Beauty professionals called upon to look for skin cancer symptoms

Habia is calling on beauty professionals to be aware of the signs of skin cancer when treating patients this summer.

The industry body is launching its Skin Cancer Awareness campaign, in conjunction with electrolysis machine brand Sterex, next month, to encourage therapists to play their part in identifying the early symptoms of skin cancers.

Skin cancer is the fastest growing type of cancer in the UK, especially among young people, and while public information about it has increased there remains a worrying level of confusion about the causes.

According to recent research by the British Association of Dermatologists (BAD), almost half of Britons think their skin is darker than it is, which puts them at greater risk of sun damage. 

The research, which has been released to mark the beginning of Sun Awareness Week on May 6 and to launch the Association’s Mole and Sun Advice Roadshow, supported by La Roche-Posay, also found that 80% of respondents infrequently or never check their skin for signs of cancer. What’s more, 69% said they had no idea what to look for, and 50% admitted to being reluctant to visit a doctor with their skin complaint, for fear of embarrassment or wasting their doctor’s time.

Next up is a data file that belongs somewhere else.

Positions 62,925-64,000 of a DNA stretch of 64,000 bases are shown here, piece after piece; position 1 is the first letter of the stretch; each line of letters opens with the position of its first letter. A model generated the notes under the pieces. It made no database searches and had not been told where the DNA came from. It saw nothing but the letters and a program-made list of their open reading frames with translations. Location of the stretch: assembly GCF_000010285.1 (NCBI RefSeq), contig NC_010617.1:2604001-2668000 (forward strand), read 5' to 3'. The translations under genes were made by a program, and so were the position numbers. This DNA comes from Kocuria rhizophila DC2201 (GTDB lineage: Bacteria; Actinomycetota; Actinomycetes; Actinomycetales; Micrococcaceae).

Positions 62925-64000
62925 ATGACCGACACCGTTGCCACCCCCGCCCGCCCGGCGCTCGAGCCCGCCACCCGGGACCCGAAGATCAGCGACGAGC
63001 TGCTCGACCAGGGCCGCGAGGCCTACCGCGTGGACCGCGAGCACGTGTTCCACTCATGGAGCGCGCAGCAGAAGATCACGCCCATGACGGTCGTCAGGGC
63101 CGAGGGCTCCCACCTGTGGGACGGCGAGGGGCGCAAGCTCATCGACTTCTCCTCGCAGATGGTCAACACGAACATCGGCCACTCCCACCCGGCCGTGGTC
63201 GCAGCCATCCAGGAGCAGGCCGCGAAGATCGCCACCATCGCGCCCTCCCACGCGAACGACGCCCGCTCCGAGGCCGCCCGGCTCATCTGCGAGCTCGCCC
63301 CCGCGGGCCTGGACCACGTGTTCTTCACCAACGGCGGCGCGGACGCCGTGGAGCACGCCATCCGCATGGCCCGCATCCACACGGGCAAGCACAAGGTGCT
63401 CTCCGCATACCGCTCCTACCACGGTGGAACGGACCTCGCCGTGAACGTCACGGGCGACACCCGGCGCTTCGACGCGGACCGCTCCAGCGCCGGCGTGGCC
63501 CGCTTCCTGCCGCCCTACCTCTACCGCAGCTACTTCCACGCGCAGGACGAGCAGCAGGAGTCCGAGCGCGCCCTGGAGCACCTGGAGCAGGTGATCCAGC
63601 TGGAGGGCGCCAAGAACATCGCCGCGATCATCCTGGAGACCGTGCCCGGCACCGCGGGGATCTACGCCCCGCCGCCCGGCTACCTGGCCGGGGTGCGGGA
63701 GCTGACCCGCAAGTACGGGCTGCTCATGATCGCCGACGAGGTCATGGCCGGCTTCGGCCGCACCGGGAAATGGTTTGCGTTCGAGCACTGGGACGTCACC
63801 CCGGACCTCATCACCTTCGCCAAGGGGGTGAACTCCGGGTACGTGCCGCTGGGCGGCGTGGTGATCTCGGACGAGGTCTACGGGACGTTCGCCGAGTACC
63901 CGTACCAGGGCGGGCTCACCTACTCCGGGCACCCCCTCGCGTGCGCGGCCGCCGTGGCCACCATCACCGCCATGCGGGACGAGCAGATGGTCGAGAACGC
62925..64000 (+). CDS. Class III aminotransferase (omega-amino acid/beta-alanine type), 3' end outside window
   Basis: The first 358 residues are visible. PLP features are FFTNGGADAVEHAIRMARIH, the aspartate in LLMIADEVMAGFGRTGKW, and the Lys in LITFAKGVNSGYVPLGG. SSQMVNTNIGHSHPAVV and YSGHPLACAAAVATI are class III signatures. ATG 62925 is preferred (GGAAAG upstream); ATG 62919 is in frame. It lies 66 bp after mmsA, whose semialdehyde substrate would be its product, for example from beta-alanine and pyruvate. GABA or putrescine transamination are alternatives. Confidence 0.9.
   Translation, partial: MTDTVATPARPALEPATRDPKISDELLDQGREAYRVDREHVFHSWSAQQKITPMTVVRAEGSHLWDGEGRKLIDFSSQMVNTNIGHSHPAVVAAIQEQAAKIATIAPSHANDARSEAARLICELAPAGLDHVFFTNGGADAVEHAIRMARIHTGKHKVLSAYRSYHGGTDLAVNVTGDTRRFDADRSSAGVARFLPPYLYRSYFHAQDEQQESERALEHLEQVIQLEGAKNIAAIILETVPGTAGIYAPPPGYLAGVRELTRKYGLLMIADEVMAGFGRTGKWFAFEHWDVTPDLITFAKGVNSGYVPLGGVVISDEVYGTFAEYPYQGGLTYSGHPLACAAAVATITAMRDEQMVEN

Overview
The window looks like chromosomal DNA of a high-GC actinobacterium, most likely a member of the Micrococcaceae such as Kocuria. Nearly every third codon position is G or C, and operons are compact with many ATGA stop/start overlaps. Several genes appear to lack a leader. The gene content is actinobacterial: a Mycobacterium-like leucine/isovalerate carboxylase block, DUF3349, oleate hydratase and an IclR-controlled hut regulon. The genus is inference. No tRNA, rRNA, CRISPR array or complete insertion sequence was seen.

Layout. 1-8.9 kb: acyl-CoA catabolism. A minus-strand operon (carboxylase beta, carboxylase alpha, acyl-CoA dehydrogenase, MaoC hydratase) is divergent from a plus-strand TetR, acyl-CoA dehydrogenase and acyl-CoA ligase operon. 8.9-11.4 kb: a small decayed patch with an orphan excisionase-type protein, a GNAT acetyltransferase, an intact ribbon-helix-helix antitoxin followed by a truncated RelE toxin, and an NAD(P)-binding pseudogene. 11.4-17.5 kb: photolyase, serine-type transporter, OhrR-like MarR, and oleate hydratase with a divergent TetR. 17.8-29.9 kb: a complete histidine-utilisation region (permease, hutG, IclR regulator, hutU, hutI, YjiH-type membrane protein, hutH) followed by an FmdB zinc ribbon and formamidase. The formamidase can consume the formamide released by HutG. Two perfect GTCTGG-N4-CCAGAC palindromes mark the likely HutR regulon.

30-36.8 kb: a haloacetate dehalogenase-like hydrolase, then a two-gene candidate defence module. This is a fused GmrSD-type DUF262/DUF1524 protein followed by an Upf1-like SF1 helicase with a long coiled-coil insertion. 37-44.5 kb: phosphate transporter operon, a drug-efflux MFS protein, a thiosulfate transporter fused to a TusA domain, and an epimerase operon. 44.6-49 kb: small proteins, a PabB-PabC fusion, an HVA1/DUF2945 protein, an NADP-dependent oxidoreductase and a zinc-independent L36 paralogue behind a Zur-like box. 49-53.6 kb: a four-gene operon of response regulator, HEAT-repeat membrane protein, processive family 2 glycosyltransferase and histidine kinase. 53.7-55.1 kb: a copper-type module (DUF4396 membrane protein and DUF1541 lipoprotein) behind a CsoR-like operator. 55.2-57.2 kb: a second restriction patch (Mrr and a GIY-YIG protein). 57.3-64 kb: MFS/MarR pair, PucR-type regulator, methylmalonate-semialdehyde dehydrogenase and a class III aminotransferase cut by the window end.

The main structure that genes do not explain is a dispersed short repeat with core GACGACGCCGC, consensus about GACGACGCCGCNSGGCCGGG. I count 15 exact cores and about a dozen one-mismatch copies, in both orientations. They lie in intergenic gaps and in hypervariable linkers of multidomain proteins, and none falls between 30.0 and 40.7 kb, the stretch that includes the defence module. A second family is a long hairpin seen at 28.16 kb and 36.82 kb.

Habia managing director Rob Young said, “Getting people to seek advice and take the symptoms seriously is the most difficult part, but this is where industry professionals can play a valuable role. 

“Staff will not take the job of GPs, instead they simply identify what could be potential symptoms and recommend medical advice be sought.”

The BAD research also indicated a lack of understanding about skin protecting skincare. Only 38% of people knew that the SP Factor of a product is what protects against the skin burning, while 39% understood that UVA protection prevents against the signs of skin ageing.

The statistics also indicated an increase in the desire for a tanned look, with 62% of people saying they found a tan more attractive than paler skin, up from 56% in a similar survey five years ago.

The BAD’s Dr Bav Shergill, said, “It is a concern that so many people think their skin is darker and tans more easily than is actually the case, as these people are likely to be spending longer in the sun than they should. I think this could be contributing to the increasing numbers of skin cancer cases I see in my clinic.”

Speaking in support of Habia’s campaign, Sterex director Laurie Cartmell said, “It is vital that this campaign helps raise awareness and educates electrologists and therapists so they can recognise these blemishes and refer them.”